What if you have no mechanical ability at all?

  • You can still offer your garage, spare bedroom or couch as a place to stay:

  • Recommend some amazing hole in the wall eateries you think they might like, like this sadly now out of business Greatful Dead themed pizza joint that had wall to wall memorabilia of the band and played the Greatful Dead channel on a big screen TV up front, my friend who was passing through on a Greatful Dead themed bike thought it was great!

  • Do a tour of the local sights around your town.

  • Or do a longer tour and show off some of the best motorcycle roads.  I have taken days off work to lead travelers through the best back roads to the Colorado border.

  • Throw an epic BBQ and get together to welcome a fellow forum member on a long trip. This is how some annual meet and greets got started and now people come from several states away to attend.

  • Or arrange a behind the scenes tour of a gator farm.

  • Or a behind the scenes tour of an aquarium to show how dolphins are cared for.


I am thankful that we have not had a major breakdown on any of our trips that I was not able to fix on our own.  Not to say we haven’t had a few scrapes to get through, there was the time that my auxiliary light broke off and destroyed my fender in the process on the Texas coast …

Or the frustrating time in Washington state that it took me over an hour to figure out that a mosquito had gotten into the carbs while I was changing jets and caused us to loose one cylinder a while later.

Or overheating issues in Utah.

Or the time a lady backed into the bike in Oregon

Or an Excursion crashed into us in Albuquerque.


It is practically impossible to plan every detail of an epic road trip ahead of time, you may want to spend longer in one place or less in another and lets face it, shit happens.  You may not make your motel reservation due to a wind storm that shut down the interstate, or it may take 3 days to ride the 101 across Oregon instead of 1 because you didn’t plan on being there on the 4th of July and getting stuck in 6 hours worth of parade speed traffic.  You have to be flexible and roll with the punches.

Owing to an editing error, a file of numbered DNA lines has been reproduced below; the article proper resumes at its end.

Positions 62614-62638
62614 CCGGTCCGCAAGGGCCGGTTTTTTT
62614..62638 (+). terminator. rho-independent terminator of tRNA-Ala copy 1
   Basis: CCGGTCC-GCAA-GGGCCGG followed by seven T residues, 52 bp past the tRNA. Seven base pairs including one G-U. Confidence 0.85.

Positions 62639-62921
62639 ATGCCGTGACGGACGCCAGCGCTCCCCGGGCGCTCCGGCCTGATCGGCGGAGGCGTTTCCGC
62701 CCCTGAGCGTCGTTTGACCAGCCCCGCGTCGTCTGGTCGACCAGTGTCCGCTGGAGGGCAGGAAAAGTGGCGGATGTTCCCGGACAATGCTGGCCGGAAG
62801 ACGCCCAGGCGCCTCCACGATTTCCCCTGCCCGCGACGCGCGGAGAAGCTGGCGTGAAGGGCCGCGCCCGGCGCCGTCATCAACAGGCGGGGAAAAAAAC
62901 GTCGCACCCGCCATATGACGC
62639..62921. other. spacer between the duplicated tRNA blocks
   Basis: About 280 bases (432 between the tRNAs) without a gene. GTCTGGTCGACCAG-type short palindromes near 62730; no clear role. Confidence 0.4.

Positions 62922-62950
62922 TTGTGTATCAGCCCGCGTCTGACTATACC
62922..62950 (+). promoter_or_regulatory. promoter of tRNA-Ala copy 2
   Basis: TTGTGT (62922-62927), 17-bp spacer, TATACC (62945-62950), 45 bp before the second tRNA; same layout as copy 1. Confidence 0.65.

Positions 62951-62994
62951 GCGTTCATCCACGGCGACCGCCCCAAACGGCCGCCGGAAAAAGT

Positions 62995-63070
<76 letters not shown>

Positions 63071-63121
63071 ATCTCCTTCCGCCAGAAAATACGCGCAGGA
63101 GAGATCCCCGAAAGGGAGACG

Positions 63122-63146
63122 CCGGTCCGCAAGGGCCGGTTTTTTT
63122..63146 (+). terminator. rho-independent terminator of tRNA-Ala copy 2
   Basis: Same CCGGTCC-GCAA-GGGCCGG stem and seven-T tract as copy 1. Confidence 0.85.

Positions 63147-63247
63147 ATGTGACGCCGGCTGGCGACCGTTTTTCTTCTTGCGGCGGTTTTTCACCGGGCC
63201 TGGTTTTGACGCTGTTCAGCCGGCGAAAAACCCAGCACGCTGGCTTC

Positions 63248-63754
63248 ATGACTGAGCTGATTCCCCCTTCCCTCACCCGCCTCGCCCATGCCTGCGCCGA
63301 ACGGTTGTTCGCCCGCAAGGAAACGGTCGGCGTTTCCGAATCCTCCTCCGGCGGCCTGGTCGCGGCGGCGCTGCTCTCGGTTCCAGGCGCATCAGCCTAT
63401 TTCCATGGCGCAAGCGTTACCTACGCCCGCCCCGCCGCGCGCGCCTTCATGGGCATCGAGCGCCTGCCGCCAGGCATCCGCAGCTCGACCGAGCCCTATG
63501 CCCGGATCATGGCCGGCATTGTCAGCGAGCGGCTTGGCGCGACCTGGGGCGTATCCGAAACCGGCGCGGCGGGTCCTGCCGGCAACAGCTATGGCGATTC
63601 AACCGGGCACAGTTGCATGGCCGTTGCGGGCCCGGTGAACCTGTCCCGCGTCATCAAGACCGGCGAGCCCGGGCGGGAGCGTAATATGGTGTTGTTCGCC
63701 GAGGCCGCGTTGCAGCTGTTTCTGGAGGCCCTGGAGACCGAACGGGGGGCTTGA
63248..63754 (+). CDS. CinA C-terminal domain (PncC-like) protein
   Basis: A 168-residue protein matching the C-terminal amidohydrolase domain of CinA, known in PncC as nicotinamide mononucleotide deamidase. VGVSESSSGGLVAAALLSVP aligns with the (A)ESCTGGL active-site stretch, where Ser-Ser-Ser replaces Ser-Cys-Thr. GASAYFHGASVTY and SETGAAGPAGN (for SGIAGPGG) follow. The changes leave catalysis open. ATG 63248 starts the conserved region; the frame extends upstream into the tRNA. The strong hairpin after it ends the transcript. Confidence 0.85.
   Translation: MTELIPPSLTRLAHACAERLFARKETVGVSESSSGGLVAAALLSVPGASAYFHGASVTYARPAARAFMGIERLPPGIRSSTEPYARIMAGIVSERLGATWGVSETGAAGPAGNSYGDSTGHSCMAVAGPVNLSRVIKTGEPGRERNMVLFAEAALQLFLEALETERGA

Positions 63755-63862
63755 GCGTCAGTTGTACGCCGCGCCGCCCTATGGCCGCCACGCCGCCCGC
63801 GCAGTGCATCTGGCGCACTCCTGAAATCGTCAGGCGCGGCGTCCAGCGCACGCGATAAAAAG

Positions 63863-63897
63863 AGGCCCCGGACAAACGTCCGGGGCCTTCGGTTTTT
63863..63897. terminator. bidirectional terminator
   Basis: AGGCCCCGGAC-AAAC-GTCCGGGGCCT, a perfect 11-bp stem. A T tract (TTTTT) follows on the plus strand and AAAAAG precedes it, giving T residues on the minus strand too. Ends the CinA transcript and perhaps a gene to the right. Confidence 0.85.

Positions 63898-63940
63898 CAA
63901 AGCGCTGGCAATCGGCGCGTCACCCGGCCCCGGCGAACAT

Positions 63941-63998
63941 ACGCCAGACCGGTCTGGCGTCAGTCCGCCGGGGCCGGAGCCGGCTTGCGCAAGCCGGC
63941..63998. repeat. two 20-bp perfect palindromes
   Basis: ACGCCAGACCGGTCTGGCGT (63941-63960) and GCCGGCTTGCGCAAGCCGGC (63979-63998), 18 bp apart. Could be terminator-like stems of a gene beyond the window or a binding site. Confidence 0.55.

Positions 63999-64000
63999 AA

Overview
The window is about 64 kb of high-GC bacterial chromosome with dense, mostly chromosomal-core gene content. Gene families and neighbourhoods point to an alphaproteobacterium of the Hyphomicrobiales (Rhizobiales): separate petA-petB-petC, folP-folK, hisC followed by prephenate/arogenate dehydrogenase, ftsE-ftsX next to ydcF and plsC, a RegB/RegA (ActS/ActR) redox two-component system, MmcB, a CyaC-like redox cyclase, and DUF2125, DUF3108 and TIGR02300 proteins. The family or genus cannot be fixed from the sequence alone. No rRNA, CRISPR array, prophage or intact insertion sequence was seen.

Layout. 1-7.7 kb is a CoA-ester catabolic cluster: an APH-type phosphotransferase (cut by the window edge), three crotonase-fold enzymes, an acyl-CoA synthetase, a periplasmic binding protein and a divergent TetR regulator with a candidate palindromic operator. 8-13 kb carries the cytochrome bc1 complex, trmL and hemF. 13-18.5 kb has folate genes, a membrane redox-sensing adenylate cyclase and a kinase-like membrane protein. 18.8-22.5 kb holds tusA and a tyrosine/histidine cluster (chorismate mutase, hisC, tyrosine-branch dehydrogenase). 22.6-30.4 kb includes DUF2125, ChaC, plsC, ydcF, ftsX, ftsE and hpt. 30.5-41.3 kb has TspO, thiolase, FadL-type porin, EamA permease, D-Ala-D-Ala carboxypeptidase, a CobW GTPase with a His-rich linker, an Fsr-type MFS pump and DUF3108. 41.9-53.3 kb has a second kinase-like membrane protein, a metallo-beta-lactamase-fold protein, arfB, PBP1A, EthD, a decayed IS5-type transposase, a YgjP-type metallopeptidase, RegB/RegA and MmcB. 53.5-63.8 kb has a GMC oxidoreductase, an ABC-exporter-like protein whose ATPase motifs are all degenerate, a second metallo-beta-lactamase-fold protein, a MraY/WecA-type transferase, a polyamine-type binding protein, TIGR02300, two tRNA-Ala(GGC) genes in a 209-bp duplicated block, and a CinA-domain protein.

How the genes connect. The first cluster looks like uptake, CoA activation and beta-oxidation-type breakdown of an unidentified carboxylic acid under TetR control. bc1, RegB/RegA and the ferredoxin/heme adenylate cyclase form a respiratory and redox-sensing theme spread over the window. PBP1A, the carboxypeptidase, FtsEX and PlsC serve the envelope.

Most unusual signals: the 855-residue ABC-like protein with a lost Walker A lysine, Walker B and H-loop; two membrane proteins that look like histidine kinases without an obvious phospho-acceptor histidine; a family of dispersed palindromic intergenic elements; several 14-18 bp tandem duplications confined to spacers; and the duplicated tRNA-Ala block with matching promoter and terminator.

I’ve always said if everything went according to plan life would be too boring. Getting through those obstacles and deviations from the plan is what life is all about, you will always remember the time your engine exploded on the way to Grandma’s on Christmas Eve and you and your future wife nearly froze to death waiting for help, you probably won’t remember the same routine trip when nothing happened.

When you break down and things are looking dim just remember someone will be along to help you out of the jam and think of it as another opportunity to meet more interesting people.  When things are at their lowest it can only get better right?

Look forward to what you’ll see over the horizon when you get back on the road and what a great story this will be when you get home.

Ride Safe.

4 comments to Road Karma

  • Hi Tim,

    I’m Brook Reams, the guy who got Marco’s problem posted on the FB page. I live in Denver. I read your blog on your encounter with he, Gomes and Bruno, and wanted to say thank you for helping him out. And I wanted to tell you that you are spot on in your comments about why helping folks makes for good times.

    In that light, although it sounds like you have a lot of hands on experience, I have been posting a lot of technical content on rebuilding airheads; 1973 R75/5, 1975 R75/6 and currently, 1983 R100RS. Some of this maybe helpful to you. Feel free to wander over to my blog at:


    • Lynx

      Hi Brook,

      I’m already familiar with your site, its in my bookmarks. I was also putting together a resources page that I never finished for good Airhead related stuff and yours was on there.

  • barrosba

    Wow! Great write up Tim. And thanks again for your hospitality. You really were a god send. You saved Marco some scratch and the 3 of us a great amount of time.

  • Not a comment, but the only place that I could find to ask a question.

    What do you know about replacing the oil seal for the clutch “push lever axle” found on page 4-71 of the Yamaha maintenance manual? According to my local shop and what one online poster stated another manual says, the engine and rear cylinder have to be removed to replace this $5.00 seal.

    Surely there is another way.